Piscatorial Quagswagging

...the diary of a specialist angler in around the Warwickshire Avon and its tributaries.

Saturday 26 September 2020

Warwickshire Stour - Koyaanisqatsi and Kainotophobia

I've not fished here for a good while but knowing it would be nice and quiet I fancied a roving session to see what I could winkle out.

Tackle was minimal so a light float rod (TFG River and Stream) a centrepin, a small bag of bits and a selection of baits. Worms, maggots and a few slices of bread.

This section of the Warwickshire Stour really is my sort of river, in places only wide enough to jump across and with the weather taking a bit of a cold snap, the banks and swims are ideal to roam in some lovely countryside where you are highly unlikely to see another angler.

It's a roving river not a river to be fished where you are confined to a single peg.

Ok the fish are not the biggest but for me that's well down the list in the tick list when it's a stretch of river as therapeutic as this.

Thoughts turn to fish and to Uncle Ben in these troubling times, where the worlds ills can be entirely forgotten about during the 3 or 4 hours session.

A tonic that I'm consuming in even more quantities these days, the mind blanking ability of the art on angling is something I don't think I'd ever tire of.

You only have to look at my posts of late, ones maggot dangling is on the increase despite the sessions which are often very short indeed.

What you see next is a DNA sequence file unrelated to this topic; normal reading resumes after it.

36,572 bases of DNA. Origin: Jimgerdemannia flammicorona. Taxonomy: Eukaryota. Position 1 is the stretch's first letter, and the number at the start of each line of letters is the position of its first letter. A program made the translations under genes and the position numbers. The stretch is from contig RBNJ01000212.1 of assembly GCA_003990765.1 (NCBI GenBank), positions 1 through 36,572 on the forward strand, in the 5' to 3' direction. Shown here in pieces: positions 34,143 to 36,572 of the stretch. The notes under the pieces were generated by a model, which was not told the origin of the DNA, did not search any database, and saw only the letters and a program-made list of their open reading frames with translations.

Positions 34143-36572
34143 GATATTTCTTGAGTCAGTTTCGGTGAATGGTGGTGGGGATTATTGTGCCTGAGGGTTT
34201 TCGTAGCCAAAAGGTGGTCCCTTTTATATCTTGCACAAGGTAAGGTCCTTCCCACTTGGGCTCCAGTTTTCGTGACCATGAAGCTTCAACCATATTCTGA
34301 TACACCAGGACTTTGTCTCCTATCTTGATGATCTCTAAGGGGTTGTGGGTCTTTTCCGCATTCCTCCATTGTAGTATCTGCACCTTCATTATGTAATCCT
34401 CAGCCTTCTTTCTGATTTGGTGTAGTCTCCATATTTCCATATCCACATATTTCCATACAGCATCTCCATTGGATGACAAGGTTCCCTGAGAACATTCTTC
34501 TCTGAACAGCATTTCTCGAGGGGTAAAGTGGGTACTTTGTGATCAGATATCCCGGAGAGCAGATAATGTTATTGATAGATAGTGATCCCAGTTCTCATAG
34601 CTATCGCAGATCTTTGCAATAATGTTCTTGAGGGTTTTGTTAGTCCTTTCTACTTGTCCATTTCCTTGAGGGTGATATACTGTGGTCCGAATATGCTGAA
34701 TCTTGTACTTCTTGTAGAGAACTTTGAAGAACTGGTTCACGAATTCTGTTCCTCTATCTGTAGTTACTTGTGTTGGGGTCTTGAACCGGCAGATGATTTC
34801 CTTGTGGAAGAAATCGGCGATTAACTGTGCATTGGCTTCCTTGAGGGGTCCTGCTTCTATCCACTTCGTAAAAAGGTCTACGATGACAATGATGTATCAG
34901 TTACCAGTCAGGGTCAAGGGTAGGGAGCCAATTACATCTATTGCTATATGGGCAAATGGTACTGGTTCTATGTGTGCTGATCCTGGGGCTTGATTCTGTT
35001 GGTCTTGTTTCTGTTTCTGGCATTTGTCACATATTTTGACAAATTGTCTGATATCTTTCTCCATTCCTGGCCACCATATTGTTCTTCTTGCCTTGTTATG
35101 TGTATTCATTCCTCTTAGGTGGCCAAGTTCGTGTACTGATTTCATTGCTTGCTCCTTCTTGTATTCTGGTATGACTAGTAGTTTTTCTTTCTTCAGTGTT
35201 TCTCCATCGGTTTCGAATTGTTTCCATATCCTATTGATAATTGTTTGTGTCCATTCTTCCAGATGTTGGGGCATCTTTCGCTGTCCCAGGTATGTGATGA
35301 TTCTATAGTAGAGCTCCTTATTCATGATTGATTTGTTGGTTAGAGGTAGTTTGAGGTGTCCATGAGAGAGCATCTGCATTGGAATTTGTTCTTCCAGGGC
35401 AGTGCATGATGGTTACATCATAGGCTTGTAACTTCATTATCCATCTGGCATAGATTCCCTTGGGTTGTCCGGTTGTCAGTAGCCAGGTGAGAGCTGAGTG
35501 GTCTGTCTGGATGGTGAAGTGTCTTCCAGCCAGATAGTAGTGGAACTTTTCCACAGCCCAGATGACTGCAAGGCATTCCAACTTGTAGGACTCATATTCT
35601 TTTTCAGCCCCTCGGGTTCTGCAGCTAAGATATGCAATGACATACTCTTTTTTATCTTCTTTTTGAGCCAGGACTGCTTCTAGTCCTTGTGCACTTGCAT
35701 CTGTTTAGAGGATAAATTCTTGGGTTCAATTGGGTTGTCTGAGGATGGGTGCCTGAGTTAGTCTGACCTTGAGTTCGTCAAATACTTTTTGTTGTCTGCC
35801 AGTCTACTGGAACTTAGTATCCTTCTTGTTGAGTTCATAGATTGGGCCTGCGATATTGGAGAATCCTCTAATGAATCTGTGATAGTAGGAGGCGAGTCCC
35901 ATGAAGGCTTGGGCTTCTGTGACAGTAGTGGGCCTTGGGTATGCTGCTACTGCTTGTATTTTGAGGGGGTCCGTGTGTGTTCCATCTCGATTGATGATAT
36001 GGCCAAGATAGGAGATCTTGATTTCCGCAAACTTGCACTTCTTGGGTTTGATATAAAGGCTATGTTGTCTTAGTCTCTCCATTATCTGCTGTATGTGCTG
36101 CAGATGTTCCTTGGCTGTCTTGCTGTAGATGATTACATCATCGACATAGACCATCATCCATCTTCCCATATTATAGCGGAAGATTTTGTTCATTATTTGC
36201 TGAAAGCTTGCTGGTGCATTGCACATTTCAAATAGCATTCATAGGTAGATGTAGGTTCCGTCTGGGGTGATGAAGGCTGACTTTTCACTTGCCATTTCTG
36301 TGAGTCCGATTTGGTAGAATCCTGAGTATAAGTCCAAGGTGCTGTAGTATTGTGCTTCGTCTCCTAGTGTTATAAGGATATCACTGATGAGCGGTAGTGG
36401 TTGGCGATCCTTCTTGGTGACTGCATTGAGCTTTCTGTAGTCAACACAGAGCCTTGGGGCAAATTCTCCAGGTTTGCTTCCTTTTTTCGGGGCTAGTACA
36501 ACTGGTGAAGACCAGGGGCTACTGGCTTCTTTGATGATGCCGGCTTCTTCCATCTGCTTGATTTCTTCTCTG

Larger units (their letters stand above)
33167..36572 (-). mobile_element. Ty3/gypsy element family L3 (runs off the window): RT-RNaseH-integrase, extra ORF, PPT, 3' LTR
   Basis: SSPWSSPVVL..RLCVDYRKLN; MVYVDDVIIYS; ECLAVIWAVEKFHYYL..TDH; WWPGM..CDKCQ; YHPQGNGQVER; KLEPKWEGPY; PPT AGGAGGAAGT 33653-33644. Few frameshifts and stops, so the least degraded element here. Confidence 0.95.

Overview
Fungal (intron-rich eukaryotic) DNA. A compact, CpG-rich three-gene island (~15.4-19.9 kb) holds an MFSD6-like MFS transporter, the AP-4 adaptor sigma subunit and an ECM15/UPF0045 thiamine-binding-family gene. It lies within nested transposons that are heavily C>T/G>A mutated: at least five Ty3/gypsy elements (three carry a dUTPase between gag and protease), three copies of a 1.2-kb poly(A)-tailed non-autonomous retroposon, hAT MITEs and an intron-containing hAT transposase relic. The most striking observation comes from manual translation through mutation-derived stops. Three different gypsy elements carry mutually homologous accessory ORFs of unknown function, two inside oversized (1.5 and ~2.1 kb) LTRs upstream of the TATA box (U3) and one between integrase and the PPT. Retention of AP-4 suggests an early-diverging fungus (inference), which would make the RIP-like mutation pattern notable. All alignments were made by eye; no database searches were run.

An altered state of consciousness if you will, now due to the behaviourist paradigm in psychology altered states of consciousness were dismissed as a field of scientific inquiry during the early 20th century.

They were pathologized and merely seen as symptoms of intoxication or demonic possession.

Rod in hand, river ahead this type of altered state of consciousness can be achieved without the use of the lockupables.

You see an altered state of consciousness may be defined as a short-term change in the general configuration of one's individual experience, such that the rational functioning is clearly altered from one's usual state of consciousness

Now obviously there are many ways that one's consciousness can be altered, such as by using psychoactive drugs, as well as alcohol and the like, which are defined as chemical substances that pass through the blood and disturb brain function, causing changes in awareness, attitude, consciousness, and behaviour.

It's when I return from a fishing trip that I realise that those things on ones mind before the session started never featured at all, gone, vanished, kyboshed. It works wonders and even amplified up a notch when the air is fresh, the skies are blue and clear like it was for this session.

Now if you've not seen the 1982 film Koyaanisqati give it ago, effectively one of the first environmental films I can remember. 

The first section of Koyaanisqatsi begins with long, aerial shots of the natural world cloudscapes, ocean waves, the desert scenery of Monument Valley made so famous by 1950s westerns. Slowly, the presence of mankind drips into the film, we see power lines, mines and atomic explosions.